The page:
Simon reaches his century of books

Simon
Simon

Author Simon Brett is celebrating a remarkable milestone in his publishing career – his 100th book.

Simon, who lives at Burpham, near Arundel, reaches his century with the publication of Seriously Funny… and Other Oxymorons, which is released on September 13.

He managed to get his 50th book published on his 50th birthday, but not wanting to take for granted reaching his 100th birthday, he has sped up in the years since, with book number 100 coming 42 years after his first.

The landmark puts him in exalted company alongside celebrated crime writer John Creasey, Billy Bunter author Frank Richards… and the queen of romance, Barbara Cartland. P G Wodehouse managed just the 94.

Simon confesses that some of the books have been “tiny oeuvres”, humorous books, but they certainly still count – alongside his more major works including a number of series of crime novels featuring Charles Paris, Mrs Pargeter, Fethering and Blotto & Twinks Simon isn’t expecting a telegram from the Queen on his reaching his century, but he was honoured with an OBE in the 2016 New Year’s Honours for services to literature, around the same time he was elected a Fellow of the Royal Society of Literature. His writing also includes comedy in radio and television series such as No Commitments and After Henry.

Simon confesses he didn’t write his 100th book with the landmark in mind: “I thought I must be getting close to 100 and worked it out retrospectively. Seriously Funny… and Other Oxymorons was just an idea that I had floating around. I have always loved oxymorons, and once you start looking, you find them all around.”

The oxymoron is one of the great beauties of the English language - ‘a figure of speech that juxtaposes elements that appear to be contradictory’.

Simon counts among his favourites ‘alcohol-free wine’ and ‘compassionate Conservatism’. As he says, some are so common that they are part of everyday language, such as when we speak of acting naturally or of a victimless crime or buy a one-size-fits-all garment.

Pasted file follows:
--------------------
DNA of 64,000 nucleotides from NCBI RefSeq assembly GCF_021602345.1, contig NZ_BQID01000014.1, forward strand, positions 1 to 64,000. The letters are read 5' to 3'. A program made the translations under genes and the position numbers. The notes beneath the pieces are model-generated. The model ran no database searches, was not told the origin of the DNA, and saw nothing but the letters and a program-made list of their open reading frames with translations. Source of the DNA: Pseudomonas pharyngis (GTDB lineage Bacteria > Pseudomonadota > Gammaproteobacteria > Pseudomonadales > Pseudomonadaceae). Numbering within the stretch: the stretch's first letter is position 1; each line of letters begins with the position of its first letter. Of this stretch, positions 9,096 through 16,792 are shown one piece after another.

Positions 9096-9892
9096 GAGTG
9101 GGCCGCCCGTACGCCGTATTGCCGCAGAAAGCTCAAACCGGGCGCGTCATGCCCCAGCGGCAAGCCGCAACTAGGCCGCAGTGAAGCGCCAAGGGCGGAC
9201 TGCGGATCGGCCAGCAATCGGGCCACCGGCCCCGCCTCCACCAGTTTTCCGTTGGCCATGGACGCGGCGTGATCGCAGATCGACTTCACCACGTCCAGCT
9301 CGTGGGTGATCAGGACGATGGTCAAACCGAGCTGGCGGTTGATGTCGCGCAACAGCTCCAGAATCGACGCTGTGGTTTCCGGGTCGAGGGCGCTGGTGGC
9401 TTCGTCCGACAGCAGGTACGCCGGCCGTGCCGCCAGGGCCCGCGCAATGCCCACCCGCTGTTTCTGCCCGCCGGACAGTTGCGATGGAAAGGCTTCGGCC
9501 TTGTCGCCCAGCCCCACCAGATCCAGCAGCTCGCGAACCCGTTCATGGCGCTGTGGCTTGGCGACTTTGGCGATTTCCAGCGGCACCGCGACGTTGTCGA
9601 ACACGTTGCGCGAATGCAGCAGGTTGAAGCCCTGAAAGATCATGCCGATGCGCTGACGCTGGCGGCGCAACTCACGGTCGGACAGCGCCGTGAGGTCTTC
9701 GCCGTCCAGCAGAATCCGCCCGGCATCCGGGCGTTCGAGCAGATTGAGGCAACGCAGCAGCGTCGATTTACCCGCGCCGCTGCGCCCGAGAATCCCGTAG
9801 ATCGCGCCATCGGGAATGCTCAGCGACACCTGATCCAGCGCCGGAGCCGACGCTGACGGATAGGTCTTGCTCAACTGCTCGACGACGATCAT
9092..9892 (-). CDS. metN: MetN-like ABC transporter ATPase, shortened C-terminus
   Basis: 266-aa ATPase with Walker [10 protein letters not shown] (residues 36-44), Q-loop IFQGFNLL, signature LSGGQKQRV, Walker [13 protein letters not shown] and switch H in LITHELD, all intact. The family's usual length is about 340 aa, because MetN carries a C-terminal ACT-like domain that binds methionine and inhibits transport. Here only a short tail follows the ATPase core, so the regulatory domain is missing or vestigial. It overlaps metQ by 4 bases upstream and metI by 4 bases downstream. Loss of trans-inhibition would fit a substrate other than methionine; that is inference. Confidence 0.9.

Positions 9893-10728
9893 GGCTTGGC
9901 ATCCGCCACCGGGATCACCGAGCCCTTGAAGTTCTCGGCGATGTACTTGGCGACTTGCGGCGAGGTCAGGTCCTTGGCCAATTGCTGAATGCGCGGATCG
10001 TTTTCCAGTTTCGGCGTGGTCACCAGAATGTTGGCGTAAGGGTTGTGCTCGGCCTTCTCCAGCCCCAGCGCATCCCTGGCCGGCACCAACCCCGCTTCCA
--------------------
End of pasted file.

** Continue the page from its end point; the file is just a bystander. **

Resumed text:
“The oxymoron is there, hiding in plain sight.”

Another favourite came when Boris Johnson promised that Brexit would be a “Titanic success”; “Trump diplomacy” is another political gem. The ghastly “friendly fire” is also included, he says.

Simon’s first book was his first Charles Paris, actually his fourth completed book, but his first to be published.

“I finished the first one when I was 17, and it showed me that I could go the distance of writing 60,000 words, and then the challenge was to write 60,000 words that might interest someone else! I was disappointed with the rejections of course, but by the time I was rejected, I had moved on, but also I am a great believer that no writing is ever wasted. You always learn something from your disappointments, and I used a plot element from one of the rejected books in the first one that was published.”

Looking back, there are one or two books that Simon feels he perhaps “got away with” – particularly his first book after taking the plunge and starting to write full time. He discovered he had written in just one day what it would usually take him four or five days to write when he was snatching time before or after work. But he also discovered he hadn’t fully thought through the plotting… and in his haste, pretty much all the characters were the names of publishers he had spotted on his book shelves...

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